Coherence-based quantification of acoustic clutter sources in medical ultrasound.
The magnitudes by which aberration and incoherent noise sources, such as diffuse reverberation and thermal noise, contribute to degradations in image quality in medical ultrasound are not well understood. Theory predicting degradations in spatial coherence and contrast in response to combinations of incoherent noise and aberration levels is presented, and the theoretical values are compared to those from simulation across a range of magnitudes. A method to separate the contributions of incoherent noise and aberration in the spatial coherence domain is also presented and applied to predictions for losses in contrast. Results indicate excellent agreement between theory and simulations for beamformer gain and expected contrast loss due to incoherent noise and aberration. Error between coherence-predicted aberration contrast loss and measured contrast loss differs by less than 1.5 dB on average, for a -20 dB native contrast target and aberrators with a range of root-mean-square time delay errors. Results also indicate in the same native contrast target the contribution of aberration to contrast loss varies with channel signal-to-noise ratio (SNR), peaking around 0 dB SNR. The proposed framework shows promise to improve the standard by which clutter reduction strategies are evaluated.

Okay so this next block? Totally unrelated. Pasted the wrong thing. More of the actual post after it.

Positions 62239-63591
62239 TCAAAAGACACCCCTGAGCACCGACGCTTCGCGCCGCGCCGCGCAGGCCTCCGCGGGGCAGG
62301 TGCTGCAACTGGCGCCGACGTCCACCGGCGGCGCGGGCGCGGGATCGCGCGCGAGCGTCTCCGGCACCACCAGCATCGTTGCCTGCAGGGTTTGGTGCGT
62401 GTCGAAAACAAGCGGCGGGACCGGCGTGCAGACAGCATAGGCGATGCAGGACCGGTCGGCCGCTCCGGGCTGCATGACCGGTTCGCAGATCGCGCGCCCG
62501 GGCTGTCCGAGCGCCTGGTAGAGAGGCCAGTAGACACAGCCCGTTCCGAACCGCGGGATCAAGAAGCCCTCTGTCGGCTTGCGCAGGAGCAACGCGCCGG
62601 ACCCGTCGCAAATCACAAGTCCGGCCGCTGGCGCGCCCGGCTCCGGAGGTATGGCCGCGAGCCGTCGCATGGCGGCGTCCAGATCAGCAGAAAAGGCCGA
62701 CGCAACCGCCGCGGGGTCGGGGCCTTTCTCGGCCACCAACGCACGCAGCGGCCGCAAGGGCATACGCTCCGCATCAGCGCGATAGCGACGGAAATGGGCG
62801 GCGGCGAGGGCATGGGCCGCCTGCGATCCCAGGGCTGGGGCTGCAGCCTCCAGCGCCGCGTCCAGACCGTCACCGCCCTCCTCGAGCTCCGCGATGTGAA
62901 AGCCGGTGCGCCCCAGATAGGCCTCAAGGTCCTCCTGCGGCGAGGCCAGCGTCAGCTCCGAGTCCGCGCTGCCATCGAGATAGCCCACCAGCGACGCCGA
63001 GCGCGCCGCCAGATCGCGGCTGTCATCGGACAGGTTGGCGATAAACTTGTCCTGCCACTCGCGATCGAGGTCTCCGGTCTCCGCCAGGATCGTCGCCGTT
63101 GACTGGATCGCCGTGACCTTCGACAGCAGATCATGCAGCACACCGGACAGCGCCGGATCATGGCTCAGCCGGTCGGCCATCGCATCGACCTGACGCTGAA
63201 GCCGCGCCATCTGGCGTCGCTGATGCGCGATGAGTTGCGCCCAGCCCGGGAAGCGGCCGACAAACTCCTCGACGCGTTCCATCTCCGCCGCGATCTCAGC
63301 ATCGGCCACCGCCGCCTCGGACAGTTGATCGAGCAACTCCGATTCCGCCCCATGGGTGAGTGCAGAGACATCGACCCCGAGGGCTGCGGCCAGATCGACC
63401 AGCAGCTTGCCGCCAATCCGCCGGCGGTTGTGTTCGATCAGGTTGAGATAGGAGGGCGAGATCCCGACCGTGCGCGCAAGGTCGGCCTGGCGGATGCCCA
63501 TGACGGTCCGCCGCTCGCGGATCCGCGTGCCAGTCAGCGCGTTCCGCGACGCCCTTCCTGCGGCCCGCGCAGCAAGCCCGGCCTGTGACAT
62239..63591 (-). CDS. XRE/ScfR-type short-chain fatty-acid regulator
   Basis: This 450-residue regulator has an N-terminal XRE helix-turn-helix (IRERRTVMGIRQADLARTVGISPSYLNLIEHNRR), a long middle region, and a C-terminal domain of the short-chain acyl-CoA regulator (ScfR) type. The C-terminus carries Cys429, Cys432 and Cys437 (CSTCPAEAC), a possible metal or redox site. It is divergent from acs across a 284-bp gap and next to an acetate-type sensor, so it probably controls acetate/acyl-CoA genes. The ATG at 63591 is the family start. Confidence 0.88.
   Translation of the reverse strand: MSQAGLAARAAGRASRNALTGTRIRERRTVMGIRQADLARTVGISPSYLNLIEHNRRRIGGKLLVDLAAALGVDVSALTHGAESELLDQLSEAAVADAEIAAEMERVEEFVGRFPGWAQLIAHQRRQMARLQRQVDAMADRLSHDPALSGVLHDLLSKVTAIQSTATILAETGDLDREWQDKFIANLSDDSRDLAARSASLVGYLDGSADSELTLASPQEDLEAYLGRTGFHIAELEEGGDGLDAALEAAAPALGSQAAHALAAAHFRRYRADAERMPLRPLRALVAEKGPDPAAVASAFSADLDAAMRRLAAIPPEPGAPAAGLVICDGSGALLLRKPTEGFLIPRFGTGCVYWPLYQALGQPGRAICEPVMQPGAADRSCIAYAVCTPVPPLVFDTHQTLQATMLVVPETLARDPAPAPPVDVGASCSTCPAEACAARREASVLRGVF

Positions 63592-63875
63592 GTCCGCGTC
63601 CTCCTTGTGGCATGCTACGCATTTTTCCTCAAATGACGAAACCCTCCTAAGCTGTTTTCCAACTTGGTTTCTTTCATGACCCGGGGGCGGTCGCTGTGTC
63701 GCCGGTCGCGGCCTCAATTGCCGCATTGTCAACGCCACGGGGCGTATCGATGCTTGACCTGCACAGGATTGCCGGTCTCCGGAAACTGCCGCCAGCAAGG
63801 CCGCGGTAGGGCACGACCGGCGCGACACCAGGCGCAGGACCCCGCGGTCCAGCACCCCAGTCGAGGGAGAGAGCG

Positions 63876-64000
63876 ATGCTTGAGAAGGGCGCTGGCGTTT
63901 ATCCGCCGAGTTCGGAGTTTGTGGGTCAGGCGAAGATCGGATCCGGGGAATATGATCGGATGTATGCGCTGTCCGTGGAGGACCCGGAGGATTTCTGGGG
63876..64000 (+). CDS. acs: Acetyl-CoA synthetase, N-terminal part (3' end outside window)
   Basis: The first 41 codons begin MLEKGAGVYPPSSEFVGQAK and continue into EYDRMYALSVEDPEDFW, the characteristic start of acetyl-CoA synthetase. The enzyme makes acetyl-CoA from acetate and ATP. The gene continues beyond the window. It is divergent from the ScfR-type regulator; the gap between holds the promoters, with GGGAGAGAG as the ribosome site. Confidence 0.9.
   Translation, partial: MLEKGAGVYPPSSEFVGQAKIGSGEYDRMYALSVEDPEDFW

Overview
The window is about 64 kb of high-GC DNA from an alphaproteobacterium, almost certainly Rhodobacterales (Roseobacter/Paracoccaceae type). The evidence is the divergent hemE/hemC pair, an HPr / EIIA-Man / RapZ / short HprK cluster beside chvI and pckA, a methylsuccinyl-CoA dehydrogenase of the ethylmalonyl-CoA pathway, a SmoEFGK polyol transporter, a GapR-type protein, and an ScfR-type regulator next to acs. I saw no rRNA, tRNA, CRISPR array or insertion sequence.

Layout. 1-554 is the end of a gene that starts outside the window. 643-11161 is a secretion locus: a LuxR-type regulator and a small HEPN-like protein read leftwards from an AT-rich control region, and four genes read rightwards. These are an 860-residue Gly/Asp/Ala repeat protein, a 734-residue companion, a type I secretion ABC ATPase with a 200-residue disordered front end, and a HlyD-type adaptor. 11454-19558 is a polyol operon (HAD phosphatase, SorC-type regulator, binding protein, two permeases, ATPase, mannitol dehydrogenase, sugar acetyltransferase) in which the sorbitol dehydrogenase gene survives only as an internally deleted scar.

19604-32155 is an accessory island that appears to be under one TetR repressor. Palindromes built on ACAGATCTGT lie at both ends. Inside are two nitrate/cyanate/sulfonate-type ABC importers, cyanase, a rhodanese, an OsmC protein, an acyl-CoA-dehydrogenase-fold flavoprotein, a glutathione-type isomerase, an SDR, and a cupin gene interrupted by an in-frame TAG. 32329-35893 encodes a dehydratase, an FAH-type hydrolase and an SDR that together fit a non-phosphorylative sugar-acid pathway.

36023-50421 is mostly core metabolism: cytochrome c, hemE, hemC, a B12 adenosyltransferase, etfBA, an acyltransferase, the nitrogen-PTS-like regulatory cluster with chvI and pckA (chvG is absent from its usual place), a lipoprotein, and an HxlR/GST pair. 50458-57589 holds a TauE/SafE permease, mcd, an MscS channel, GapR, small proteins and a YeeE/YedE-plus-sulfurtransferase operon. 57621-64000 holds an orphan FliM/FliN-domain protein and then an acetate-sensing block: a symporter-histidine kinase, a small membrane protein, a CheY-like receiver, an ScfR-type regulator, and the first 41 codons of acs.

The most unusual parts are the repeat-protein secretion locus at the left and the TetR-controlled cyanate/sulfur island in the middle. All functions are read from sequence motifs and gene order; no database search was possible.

Long, J; Long, W; Bottenus, N; Trahey, G
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